Dear Katie, I am a 9 hand tall Shetland pony.  I can’t think of anything to be thankful for.  Can you help me?  I can only think about things that upset me, like small hay rations and fences.  Signed, Ungrateful

Dear Ungrateful, what you focus on increases, so be thankful for the small, good things in your life, such as:
-the times your “owner” accidently leaves the gate open
-the times the electric fence is turned off
-the pasture buddies that your “owner” didn’t bring home to eat your food
-the lush grass on the septic drainfield

If you focus on these things, soon your life will overflowing with riches.- Katie

More Horse Shopping

5 Oct

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We’re going to look at another horse tomorrow, the second one this week.  He is not fancy.  I’ve gotten into trouble with fancy.   Maybe he’ll turn out to be our next  riding horse.  My criteria has been downgraded to safe, sane and sound.   I know he will not be a Bwert;  this one is definitely gelded.

The Legend of B-wert

20 Sep

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Long before we had Katie, we had a pony named B-wert.  You will notice many spellings of B-wert (bee-wurt), because we have no idea how to spell it.    Also, since this was so long ago, I had to draw B-wert from memory.

A friend had the brilliant idea that I should place a “pony wanted” ad on CL.  It seemed like a good idea at the time.   A nice lady emailed me back immediately, which should have been a red flag.

“I have a great pony gelding,”  she said,  “he’s ten hands and my stepdaughter rides him everywhere on trails.  I just want him to have a good home.  He’s free.  You sound like a good home.”

Or something to that effect.

We drove miles into the middle of nowhere, which also happened to be through a patch of rush hour traffic, with visions of adorable ponies dancing in our heads.

When we arrived, they were washing his tail.  I thought that was a bit odd since it was cold out.  They said they wanted to give him a bath so he looked nice for us.  I now know better.  If anyone is ever washing a horse’s tail when you arrive, run for your car.

He was kind of cute in an obese, bulgy, frizzy-maned Appaloosa sort of way.  He was a varnish roan POA/mini cross with a heart shape on his butt.  He actually had a second butt on top of his real butt.  Seriously.  I tried to draw it in the picture, but can’t do it justice.  His wide chest and short legs supported a true barrel-shaped middle.  Since the saddle just slid under his belly, the kids rode him bareback.   He walked and trotted fine, though not always where they wanted him to go.  The kids wanted him, of course.  I later discovered that they wanted every pony.

“What was his name again?”  I asked.

“Bwert,” she said.  “My husband brought him home one day from the neighbors’ and said that his name was Bwert.  Well, after we had him about a year, he suddenly remembered the B word was Bandit.  He had said his name was some B word.  But we just called him Bwert.”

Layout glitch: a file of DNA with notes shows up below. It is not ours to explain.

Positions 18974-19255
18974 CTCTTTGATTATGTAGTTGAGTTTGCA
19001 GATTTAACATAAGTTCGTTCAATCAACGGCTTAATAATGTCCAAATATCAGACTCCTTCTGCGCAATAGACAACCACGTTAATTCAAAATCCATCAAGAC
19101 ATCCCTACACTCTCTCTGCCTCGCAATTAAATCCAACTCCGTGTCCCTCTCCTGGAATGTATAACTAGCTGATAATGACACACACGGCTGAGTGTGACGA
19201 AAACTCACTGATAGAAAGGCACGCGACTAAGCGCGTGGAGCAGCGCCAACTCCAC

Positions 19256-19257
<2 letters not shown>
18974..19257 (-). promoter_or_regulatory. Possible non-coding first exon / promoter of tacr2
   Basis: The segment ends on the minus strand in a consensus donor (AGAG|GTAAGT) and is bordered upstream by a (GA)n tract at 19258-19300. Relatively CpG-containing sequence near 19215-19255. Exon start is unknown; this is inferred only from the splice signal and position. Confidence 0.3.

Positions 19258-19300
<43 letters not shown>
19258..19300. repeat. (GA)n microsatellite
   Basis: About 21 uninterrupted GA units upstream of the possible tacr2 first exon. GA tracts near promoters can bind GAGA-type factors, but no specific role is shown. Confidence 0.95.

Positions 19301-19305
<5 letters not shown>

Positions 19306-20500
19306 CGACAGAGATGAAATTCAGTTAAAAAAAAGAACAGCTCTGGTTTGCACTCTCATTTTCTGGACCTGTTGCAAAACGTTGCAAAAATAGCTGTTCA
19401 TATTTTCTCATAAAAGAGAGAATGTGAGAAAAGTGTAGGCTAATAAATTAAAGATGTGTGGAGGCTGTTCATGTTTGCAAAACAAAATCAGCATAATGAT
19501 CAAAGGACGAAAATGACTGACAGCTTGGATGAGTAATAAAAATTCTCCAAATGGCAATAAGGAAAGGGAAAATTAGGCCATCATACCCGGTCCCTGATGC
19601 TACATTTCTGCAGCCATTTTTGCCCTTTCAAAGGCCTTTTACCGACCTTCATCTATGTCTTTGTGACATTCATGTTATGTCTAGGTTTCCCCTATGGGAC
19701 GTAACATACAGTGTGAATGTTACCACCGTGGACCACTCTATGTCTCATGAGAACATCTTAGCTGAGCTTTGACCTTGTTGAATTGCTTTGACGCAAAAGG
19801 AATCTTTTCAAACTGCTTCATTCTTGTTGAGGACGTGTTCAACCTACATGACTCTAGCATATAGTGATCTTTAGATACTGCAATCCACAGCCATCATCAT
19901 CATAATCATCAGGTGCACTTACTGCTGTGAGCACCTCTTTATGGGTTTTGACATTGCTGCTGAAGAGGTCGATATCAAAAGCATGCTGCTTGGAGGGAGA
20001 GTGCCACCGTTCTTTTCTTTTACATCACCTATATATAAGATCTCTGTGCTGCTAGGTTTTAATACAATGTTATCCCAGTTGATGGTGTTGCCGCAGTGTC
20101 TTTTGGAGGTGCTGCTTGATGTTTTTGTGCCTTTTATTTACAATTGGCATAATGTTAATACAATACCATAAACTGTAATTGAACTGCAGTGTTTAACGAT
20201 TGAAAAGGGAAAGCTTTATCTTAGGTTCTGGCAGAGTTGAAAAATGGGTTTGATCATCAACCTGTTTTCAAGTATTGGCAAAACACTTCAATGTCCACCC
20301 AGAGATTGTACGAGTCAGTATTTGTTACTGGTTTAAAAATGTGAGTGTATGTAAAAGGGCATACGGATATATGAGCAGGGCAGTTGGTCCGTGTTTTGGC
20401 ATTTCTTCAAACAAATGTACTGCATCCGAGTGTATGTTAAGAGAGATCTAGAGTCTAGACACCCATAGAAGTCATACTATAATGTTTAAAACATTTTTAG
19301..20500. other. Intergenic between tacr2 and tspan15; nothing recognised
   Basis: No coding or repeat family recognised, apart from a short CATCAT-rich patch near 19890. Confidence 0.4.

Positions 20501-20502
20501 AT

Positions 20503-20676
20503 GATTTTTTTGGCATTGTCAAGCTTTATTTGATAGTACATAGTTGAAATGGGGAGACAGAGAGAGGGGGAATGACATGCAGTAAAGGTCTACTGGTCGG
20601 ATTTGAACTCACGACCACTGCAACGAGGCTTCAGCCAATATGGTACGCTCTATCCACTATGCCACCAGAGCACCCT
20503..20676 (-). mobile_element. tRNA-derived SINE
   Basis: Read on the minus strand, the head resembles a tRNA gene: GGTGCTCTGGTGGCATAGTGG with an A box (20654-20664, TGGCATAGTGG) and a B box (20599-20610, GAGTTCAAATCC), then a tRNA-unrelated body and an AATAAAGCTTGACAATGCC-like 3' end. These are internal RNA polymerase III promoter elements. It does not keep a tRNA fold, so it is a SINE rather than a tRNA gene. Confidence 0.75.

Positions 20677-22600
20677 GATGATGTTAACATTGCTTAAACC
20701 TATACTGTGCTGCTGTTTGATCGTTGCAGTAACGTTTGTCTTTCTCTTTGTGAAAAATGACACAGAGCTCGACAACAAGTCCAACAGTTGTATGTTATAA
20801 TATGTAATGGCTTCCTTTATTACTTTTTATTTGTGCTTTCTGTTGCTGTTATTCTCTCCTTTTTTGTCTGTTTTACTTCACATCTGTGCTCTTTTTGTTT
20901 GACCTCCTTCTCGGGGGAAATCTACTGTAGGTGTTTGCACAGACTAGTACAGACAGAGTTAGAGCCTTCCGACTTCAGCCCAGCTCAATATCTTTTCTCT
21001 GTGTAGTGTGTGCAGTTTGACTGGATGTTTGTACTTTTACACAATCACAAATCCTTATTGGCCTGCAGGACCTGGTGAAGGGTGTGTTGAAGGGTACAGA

Upon coming home, Bwert aka Bandit puffed himself up and headed for the hay.  Then diarrhea shot out the other end.  Every ten minutes.  All over the paddock.  We thought maybe he was a bit stressed.  But the next day and the next the same thing happened.  And the next.  We washed his tail, but it was futile.

Bwart also emitted the most horrible whinny whenever the pony mare left.  She could care less about him.  The neighbors were not impressed and asked us if we had a donkey.

The kids had a blissful week of riding Bwert up the road and around the property and avoiding diahrrea.

Then I made mistake of taking the vitamin bucket into his pen to fill his feed pan with his meager vitamin ration.   Due to exercise and sensible meals he no longer had a second butt on top of his rump.  So maybe he thought I was starving him.  He saw the bucket and took a running start, barreling over the top of me and sending the bucket flying.  He proceeded to scarf up the spilled vitamins as I lay stunned on my back.  I looked up, and from my vantage point, thought I saw something that shouldn’t be there.

It was a little bulgier than it should be back between his back legs.  I had never seen a gelding look quite like that.  But he wasn’t quite as obvious as a stallion.  So I had to feel back there.  Sure enough, not-quite-descended testicles.   I suspect no one wanted to pay for expensive cryptorchid gelding surgery on Bwert.

I called the old owner and said he was a stallion and I didn’t want a stallion.  And he ran me over.

“He’s a gelding,”  she said,  “but I never really looked.  I think the other owners gelded him.  They did everything themselves.  You’re probably just seeing scar tissue.  And he probably just thought the vitamins were grain.  You shouldn’t have gone in his paddock with grain.”

She didn’t believe me, but said she’d get him.  Fortunately her friend came to drive the truck and trailer.  I showed the owner the testicles, but she still didn’t believe me.  Her friend walked over, took one look and  and said, “yup, that’s a stallion”  and took his lead rope from me.

A few months later I saw him advertised for sale by another person on CL as gelding.  His price started at $800 and went down to $300 over the months, and I never knew what happened to him.  I felt like I should have emailed them and let them know, but ignorance is bliss.